By Eleanor Ringel Cater
The Academy Awards may be turning 93, but the prize has nonetheless managed to cough up a few firsts this time around.
It’s the first time two – count ‘em, two!!!!!!! – women have been nominated for Best Director in the same year. The total number of women ever nominated in the category is a rousing five and one – count her!!! – has won (Kathryn Bigelow for “The Hurt Locker” in 2008).
If Chloe Zhao wins Best Director, it’ll be a first for a woman of color.
Viola Davis is the first Black woman to be nominated twice for Best Actress (She won Best Supporting Actress for 2016’s “Fences”).
For the first time, the Oscars will split the ceremony between L.A.’s Union Station and its usual venue, the Dolby Theater.
Because of the pandemic and its effect on movie theaters, for the first time, some films have been nominated that were seen on VOD, not the big screen.
Riz Ahmed (“Sound of Metal”) would be the first Muslim to win Best Actor. Ditto Steven Yeun who’d be the first Asian-American.
But no matter how many “firsts” there are, the Oscars themselves still have their own sort of built-in déjà vu. The number of nominees is relatively rigid (No more than five, with the exception of the Best Picture category which allows up to ten). The ritual of opening the envelope hasn’t wavered (even in the wake of the “LaLa Land/Moonlight” debacle in which the former was announced when the latter was the actual winner; if you missed it, look it up – really a rare moment of complete Oscar chaos). And it looks as if some form of the Red Carpet Parade is still locked in, though I can’t help but wonder what role masks will play.
Anyway, I think many of the nominees are deserving this year, especially in the Best Picture group. But I’m supposed to make predictions, so…
The nominees for Best Picture: “The Father,” “Judas and the Black Messiah,” “Mank,” “Minari,” “Nomadland,” “Promising Young Woman,” “Sound of Metal,” and “The Trial of the Chicago 7”
My Choice: “Promising Young Woman”
Oscar’s Choice: “Nomadland” (also deserving)
Should Be No One’s Choice: “Mank”
I’d be happy if either “Minari” or “The Trial of the Chicago 7” took it, too.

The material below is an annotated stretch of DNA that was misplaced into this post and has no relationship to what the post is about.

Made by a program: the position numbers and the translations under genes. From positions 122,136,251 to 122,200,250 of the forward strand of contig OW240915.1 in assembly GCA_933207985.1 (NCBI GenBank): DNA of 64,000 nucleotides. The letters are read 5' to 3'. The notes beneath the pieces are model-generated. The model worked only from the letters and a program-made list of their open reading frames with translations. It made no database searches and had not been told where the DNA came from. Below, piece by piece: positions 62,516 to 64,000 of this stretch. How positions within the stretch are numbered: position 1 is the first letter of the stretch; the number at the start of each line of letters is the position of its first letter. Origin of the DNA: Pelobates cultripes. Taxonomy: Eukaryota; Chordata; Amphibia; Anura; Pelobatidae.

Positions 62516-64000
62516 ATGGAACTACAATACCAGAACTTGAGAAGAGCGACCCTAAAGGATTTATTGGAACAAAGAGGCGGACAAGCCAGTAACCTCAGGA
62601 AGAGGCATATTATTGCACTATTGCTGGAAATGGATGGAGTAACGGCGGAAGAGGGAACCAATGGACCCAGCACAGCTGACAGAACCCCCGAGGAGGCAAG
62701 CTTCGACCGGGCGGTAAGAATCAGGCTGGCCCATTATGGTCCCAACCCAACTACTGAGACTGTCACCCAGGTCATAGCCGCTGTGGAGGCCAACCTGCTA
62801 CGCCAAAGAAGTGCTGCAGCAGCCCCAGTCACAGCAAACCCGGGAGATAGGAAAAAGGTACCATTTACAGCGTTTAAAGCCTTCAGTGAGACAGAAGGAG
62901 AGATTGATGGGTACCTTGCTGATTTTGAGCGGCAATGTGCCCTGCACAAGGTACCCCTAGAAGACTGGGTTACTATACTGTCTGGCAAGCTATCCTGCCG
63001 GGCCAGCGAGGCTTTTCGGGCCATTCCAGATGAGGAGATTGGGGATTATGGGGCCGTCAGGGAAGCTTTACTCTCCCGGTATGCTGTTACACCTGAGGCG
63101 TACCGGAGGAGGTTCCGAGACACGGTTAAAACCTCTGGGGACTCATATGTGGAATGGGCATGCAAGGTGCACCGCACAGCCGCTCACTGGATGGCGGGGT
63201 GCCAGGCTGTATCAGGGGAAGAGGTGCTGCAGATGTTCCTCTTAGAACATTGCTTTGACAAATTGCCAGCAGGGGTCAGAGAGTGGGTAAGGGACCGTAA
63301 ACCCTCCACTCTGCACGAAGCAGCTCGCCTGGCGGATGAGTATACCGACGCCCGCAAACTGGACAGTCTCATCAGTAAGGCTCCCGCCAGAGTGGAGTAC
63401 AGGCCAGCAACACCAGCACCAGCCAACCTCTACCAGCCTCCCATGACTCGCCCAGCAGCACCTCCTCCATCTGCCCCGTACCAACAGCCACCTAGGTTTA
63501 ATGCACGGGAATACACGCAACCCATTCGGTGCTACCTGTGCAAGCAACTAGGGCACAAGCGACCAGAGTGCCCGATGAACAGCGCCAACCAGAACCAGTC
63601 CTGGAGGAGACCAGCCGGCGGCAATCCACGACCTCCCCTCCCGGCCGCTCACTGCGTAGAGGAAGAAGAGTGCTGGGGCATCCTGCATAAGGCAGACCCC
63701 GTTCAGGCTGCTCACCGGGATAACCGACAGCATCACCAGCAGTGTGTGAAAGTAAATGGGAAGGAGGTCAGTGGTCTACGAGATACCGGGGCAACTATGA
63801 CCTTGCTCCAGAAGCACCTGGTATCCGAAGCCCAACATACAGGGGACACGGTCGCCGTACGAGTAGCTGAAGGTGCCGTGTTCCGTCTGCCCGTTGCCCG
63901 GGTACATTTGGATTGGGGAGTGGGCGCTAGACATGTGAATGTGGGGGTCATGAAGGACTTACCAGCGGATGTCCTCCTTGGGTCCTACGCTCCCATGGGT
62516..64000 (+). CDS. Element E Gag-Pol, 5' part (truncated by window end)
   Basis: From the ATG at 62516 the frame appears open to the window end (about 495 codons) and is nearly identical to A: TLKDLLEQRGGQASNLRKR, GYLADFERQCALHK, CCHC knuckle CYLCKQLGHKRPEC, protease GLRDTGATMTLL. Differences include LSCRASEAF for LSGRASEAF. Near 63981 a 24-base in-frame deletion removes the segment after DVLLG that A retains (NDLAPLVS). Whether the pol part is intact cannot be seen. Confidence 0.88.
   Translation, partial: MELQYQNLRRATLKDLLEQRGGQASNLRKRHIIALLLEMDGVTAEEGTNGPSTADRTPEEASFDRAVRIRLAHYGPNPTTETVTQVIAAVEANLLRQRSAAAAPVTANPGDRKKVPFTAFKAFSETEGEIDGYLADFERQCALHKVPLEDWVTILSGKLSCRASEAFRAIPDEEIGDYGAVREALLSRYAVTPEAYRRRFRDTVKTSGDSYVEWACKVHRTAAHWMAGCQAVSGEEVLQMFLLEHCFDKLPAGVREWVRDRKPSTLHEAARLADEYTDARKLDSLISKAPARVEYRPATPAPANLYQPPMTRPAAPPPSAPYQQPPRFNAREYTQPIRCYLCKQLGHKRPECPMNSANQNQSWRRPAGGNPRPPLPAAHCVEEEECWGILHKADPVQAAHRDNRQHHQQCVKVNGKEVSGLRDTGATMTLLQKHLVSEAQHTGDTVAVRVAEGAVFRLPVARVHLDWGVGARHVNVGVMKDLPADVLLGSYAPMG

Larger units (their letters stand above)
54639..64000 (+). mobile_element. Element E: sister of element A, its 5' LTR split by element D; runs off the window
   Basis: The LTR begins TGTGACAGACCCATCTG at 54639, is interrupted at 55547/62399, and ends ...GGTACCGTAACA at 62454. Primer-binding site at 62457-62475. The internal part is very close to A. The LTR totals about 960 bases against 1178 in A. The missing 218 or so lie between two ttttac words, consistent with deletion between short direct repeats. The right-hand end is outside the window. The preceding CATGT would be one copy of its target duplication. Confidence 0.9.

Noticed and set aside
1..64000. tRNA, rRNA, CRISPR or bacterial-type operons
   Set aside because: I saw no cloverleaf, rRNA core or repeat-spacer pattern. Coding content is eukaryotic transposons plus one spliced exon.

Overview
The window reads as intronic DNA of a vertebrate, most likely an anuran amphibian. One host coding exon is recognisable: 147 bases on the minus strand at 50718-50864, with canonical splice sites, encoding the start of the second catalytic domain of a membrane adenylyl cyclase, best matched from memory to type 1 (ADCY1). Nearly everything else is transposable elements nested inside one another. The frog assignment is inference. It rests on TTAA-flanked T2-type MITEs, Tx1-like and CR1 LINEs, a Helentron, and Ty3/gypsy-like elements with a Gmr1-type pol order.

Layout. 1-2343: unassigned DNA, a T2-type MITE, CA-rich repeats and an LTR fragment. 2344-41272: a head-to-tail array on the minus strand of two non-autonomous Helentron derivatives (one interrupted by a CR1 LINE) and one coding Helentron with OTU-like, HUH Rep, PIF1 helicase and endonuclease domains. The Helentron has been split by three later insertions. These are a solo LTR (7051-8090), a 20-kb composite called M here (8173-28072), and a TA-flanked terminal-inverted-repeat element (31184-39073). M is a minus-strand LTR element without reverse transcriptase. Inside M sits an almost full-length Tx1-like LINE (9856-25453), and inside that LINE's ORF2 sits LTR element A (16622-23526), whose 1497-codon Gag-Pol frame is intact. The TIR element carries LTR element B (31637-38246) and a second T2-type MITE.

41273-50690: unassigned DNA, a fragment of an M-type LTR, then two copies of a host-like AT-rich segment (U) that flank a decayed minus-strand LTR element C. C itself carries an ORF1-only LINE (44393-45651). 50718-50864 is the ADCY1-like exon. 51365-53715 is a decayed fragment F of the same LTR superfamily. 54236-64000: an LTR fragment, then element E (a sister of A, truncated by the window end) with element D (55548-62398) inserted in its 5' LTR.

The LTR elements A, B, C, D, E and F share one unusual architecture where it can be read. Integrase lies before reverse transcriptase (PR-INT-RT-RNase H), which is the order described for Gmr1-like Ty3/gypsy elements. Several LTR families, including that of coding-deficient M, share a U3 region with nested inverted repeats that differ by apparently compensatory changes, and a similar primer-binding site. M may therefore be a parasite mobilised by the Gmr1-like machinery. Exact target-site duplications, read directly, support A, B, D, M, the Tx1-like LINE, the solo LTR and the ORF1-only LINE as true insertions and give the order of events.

Best Director: Thomas Vinterberg for “Another Round,” David Fincher for “Mank,” Lee Isaac Chung for “Minari,” Chloe Zao for “Nomadland,” and Emerald Fennell for “Promising Young Woman”
My Choice: Emerald Fennell or Chloe Zao
Oscar’s Choice: Chloe Zao
Should Be No One’s Choice: David Fincher
Best Actress: Viola Davis for “Ma Rainey’s Black Bottom,” Andra Day for “The United States vs. Billie Holiday,” Vanessa Kirby for “Pieces of a Woman,” Frances McDormand for “Nomadland,” and Carey Mulligan for “Promising Young Woman”
My Choice: Carey Mulligan
Oscar’s Choice: Viola Davis (though McDormand could pull an upset)
Should Be No One’s Choice: Andra Day (valiant work in a deeply flawed movie)
Best Actor: Riz Ahmed for “Sound of Metal,” Chadwick Boseman for “Ma Rainey’s Black Bottom,” Anthony Hopkins for “The Father,” Gary Oldman for “Mank,” and Steven Yeun for “Minari”
My Choice: Anthony Hopkins
Oscar’s Choice: Boseman (which is fine with me and as understandable as it is inescapable)
Should Be No One’s Choice: Gary Oldman
Best Supporting Actress: Yuh-Jung Youn for “Minari,” Glenn Close for “Hillbilly Elegy,” Amanda Seyfried for “Mank,” Maria Bakalova for “Borat Subsequent Moviefilm,” and Olivia Colman for “The Father”
My Choice: Maria Bakalova
Oscar’s Choice: Yuh-Jung Youn
Should Be No One’s Choice: Glenn Close
Best Supporting Actor: Daniel Kaluuya for “Judas and the Black Messiah,” Sacha Baron Cohen for “The Trial of the Chicago 7,” Leslie Odom, Jr. for “One Night in Miami,” Paul Raci for “Sound of Metal,” Lakeith Stanfield for “Judas and the Black Messiah”
My Choice: Sacha Baron Cohen
Oscar’s Choice: Daniel Kaluuya (again, fine with me)
Should Be No One’s Choice: They’re all deserving, though one has to question why neither Kaluuya nor Stanfield is in the Best Actor category.
A final fingers-crossed first? Maybe this year, for the first time, the Oscars will be a reasonable length. For that matter, anything under three hours would be a real breath of fresh air.
And just in case you’re wondering, the longest televised Oscar show ever was the 74th annual edition in 2002. It weighed in at a hefty four hours and twenty-three minutes. Lord help us all.
Note to readers: To make your own picks, here is a link to download and print your own ballot of 2021 Oscar nominees.